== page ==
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January 2004

January 1 2004 by Chief Executive

Derivatives have become so much a part of the corporate financial and strategic toolkit that some companies use derivative math to crunch numbers for decisions that don’t even involve derivatives.

This so-called real-options analysis looks at staged investments in long-term projects-in areas ranging from pharmaceutical research to oil-field development-as if each cash commitment were an options purchase. Adherents say this provides a better picture of economic returns than traditional discounted cash-flow analysis.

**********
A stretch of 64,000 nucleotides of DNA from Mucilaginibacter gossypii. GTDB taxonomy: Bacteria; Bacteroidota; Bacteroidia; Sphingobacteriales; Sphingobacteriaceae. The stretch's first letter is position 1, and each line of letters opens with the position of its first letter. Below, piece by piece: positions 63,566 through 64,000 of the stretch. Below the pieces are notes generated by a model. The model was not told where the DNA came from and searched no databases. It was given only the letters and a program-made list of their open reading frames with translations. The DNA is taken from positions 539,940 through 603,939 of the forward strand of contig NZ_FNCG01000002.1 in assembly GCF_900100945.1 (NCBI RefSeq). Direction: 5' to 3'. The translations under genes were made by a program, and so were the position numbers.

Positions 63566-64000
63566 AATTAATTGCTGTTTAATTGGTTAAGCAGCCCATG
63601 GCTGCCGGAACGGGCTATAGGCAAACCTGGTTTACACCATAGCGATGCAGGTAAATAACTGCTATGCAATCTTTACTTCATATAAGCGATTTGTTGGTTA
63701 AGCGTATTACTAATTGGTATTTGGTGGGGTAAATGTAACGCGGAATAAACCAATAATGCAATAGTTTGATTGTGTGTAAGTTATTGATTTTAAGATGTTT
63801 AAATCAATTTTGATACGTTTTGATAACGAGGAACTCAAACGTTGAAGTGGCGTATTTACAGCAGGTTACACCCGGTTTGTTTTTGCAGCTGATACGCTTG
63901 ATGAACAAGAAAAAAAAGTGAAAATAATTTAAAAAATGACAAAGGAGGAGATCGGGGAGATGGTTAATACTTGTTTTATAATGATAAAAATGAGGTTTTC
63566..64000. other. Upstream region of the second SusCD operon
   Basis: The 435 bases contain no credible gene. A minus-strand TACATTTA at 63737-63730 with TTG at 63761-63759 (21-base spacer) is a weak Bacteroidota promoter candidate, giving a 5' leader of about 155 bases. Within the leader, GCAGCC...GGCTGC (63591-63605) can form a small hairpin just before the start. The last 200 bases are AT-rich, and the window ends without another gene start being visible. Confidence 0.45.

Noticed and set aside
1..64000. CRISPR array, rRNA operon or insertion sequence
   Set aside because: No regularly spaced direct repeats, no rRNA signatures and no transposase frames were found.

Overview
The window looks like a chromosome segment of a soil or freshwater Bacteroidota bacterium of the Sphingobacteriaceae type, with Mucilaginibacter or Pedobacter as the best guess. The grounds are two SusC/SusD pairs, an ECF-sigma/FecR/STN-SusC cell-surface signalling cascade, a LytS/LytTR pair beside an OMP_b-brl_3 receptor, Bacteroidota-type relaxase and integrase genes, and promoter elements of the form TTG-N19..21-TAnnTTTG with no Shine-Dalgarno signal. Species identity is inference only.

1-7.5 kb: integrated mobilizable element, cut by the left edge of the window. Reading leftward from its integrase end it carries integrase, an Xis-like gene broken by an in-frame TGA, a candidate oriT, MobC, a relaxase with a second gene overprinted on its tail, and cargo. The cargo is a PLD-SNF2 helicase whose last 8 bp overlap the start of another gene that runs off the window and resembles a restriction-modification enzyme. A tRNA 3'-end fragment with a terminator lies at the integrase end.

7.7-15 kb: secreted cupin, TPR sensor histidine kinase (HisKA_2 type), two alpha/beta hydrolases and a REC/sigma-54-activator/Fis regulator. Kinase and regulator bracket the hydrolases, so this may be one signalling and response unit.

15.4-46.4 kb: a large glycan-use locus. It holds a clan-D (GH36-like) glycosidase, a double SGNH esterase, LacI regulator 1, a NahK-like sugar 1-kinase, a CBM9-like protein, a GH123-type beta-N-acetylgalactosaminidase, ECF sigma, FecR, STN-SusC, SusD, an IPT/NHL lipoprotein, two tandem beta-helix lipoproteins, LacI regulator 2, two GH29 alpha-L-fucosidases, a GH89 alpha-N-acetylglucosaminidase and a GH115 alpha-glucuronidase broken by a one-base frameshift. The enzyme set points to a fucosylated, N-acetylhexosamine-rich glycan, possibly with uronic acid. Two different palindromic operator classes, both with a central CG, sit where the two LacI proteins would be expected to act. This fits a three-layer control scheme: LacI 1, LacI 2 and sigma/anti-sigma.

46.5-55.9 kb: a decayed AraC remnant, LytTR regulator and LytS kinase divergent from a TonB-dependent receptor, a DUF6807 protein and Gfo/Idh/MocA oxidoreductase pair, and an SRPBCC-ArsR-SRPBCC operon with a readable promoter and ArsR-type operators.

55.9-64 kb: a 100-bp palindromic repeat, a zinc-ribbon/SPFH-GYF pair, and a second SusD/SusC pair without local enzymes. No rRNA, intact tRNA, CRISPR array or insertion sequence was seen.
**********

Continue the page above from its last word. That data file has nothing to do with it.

“We don’t have a crystal ball. We need to think how the future may unravel and we need to understand the uncertainty we’re looking at,” says Alexander Van der Putte, senior strategy and portfolio advisor to the committee of managing directors at Royal Dutch/Shell. Within Shell, he says, there’s virtually a global network of people who are capable of analyzing a project in real-options terms.

-Gregory J. Millman

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